What does it mean to be a disciple? This is a question I’ve been asking in recent months, not only to myself, but likewise to others. In my opinion the application of discipleship has become so neglected within the Church these days that this has in turn created an inaccurate and dangerous definition of the word itself. When we look to describe a word such as disciple, it’s easy enough to turn to a dictionary where we’ll find words like: follower, believer, supporter, or student, which is in line with the Greek meaning of the word mathetes meaning learner. But in any Biblical application, we cannot look merely to external sources, we must look internally to God’s Word to find out what being a disciple means in context with Jesus Christ.
Through asking the above question, I’ve come to the conclusion that many people today believe that being a disciple of Christ is a different or higher ranking within the body of Christ. In fact, it appears as though many of those who claim Jesus Christ as Savior are “mere Christians” while there are others who strive after Jesus with their whole hearts, maybe denying themselves the pleasures of the world, becoming a pastor, theologian, or missionary. The latter of which essentially devotes their life to Christ, while the remaining majority are content to give Jesus small slivers of their life as they see fit. So in essence, the majority seem to want just enough Jesus to get to heaven, not enough to suffer in anyway here on earth, not enough to turn their back on the world, and certainly not enough to be fully submitted and obedient to the Lord.
Our support text for the Biblical definition of disciple comes from the Gospel of Luke, chapter 9 where Jesus is speaking to a crowd as He states, “23…”If anyone would come after me, let him deny himself and take up his cross daily and follow me. 24For whoever would save his life will lose it, but whoever loses his life for my sake will save it. 25For what does it profit a man if he gains the whole world and loses or forfeits himself? 26For whoever is ashamed of me and of my words, of him will the Son of Man be ashamed when he comes in his glory and the glory of the Father and of the holy angels.” Luke 9:23-26 ESV In verse 23 Jesus is stating the requirements of discipleship and establishing who it applies to, namely “anyone” who follows Him. Dear friend it’s so critical to note this, Jesus doesn’t create a hierarchy of followers, there’s no advanced elite group, anyone that follows him and claims Him as their Savior must deny themselves and take up their cross daily. All believers are part of the body of Christ, while we may make-up different parts, i.e. some may act as the hands and serve and others act as the feet and spread the Gospel (Romans 10:15). Although we may each have different roles as allotted to us by Jesus, and there certainly may be different maturity level amongst believers, we are not in a hierarchal relationship with Christ. Even the Apostle Paul refers to himself as the chief of sinners (I Timothy 1:15) and states openly that it’s not as though he has obtained anything yet (Philippians 3:12). If anyone could brag about his status it was Paul, but he knew he had obtained nothing in and of himself and in reality he was no better than anyone else.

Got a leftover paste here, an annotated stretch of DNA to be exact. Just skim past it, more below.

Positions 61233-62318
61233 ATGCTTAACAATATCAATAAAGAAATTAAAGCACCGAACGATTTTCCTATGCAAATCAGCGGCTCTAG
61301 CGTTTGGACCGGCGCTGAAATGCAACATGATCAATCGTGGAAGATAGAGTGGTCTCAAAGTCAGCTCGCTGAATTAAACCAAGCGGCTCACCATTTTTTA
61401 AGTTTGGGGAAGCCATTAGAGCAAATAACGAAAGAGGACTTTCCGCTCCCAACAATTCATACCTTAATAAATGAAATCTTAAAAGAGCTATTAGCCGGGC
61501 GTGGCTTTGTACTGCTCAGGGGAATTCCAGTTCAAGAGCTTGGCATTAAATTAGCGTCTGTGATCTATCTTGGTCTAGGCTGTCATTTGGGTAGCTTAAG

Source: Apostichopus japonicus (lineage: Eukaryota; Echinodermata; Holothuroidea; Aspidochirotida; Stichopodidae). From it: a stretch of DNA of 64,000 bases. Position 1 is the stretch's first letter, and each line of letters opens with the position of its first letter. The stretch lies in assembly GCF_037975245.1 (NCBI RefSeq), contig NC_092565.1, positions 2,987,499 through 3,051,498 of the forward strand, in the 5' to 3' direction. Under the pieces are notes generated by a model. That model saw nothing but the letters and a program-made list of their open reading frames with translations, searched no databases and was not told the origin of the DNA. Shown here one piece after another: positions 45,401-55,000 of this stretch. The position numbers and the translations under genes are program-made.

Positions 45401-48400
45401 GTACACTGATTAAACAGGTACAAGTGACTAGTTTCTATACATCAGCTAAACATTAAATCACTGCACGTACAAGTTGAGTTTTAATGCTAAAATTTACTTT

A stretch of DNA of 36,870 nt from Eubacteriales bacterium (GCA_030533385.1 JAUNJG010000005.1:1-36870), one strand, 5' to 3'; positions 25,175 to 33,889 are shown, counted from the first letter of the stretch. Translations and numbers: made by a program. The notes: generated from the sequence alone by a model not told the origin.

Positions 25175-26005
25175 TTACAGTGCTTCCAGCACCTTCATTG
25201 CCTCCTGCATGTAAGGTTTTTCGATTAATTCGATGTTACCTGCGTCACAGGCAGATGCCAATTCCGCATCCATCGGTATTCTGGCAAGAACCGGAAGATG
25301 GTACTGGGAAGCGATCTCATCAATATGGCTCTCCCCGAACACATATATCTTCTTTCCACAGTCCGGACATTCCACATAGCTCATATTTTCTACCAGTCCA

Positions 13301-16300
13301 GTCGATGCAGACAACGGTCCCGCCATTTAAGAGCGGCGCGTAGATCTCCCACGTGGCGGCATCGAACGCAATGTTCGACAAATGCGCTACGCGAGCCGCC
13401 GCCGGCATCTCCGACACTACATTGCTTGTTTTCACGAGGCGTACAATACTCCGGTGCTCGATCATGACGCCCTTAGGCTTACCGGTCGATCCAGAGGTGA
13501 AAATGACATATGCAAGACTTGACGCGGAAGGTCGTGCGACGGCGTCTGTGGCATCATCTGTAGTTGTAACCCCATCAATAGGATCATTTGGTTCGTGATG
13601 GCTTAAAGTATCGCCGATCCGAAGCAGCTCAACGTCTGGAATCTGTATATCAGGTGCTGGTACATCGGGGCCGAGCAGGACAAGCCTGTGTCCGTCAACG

Jesus next addresses those who seek security, those who seek monetary or worldly desires, and those who are too proud lest they be embarrassed for claiming Christ. These groups are where the majority of people fall, yet none are disciples and none have the assurance of salvation as Jesus qualifies his argument with, “whoever is ashamed of me and of my words, of him will the Son of Man be ashamed when he comes in his glory and the glory of the Father and of the holy angels.”
For our second proof text we will stay in Luke 9 where Jesus begins to describe what the costs of discipleship are, “57As they were going along the road, someone said to him, “I will follow you wherever you go.” 58And Jesus said to him, “Foxes have holes, and birds of the air have nests, but the Son of Man has nowhere to lay his head.” 59To another he said, “Follow me. “But he said, “Lord, let me first go and bury my father.” 60And Jesus said to him, “Leave the dead to bury their own dead. But as for you, go and proclaim the kingdom of God.” 61Yet another said, “I will follow you, Lord, but let me first say farewell to those at my home.” 62Jesus said to him, “No one who puts his hand to the plow and looks back is fit for the kingdom of God.” Luke 9:57-62 ESV In the first verse of this passage we read of a man stating his allegiance to Christ, much like the majority that we identified in the opening. Jesus immediately reminds them that He has nothing, not even a place to sleep at night. Discipleship is not popular, not extravagant, and it certainly doesn’t produce wealth. To the next person Jesus says, “Follow me,” yet instead of coming with Him, this person makes an excuse that he needed to wait for his inheritance at the burial of his father. Again, the choice of the world is at odds with being a disciple. A third says he will follow, so willingly he commits, yet is unable to give himself fully because his priority is not Jesus first.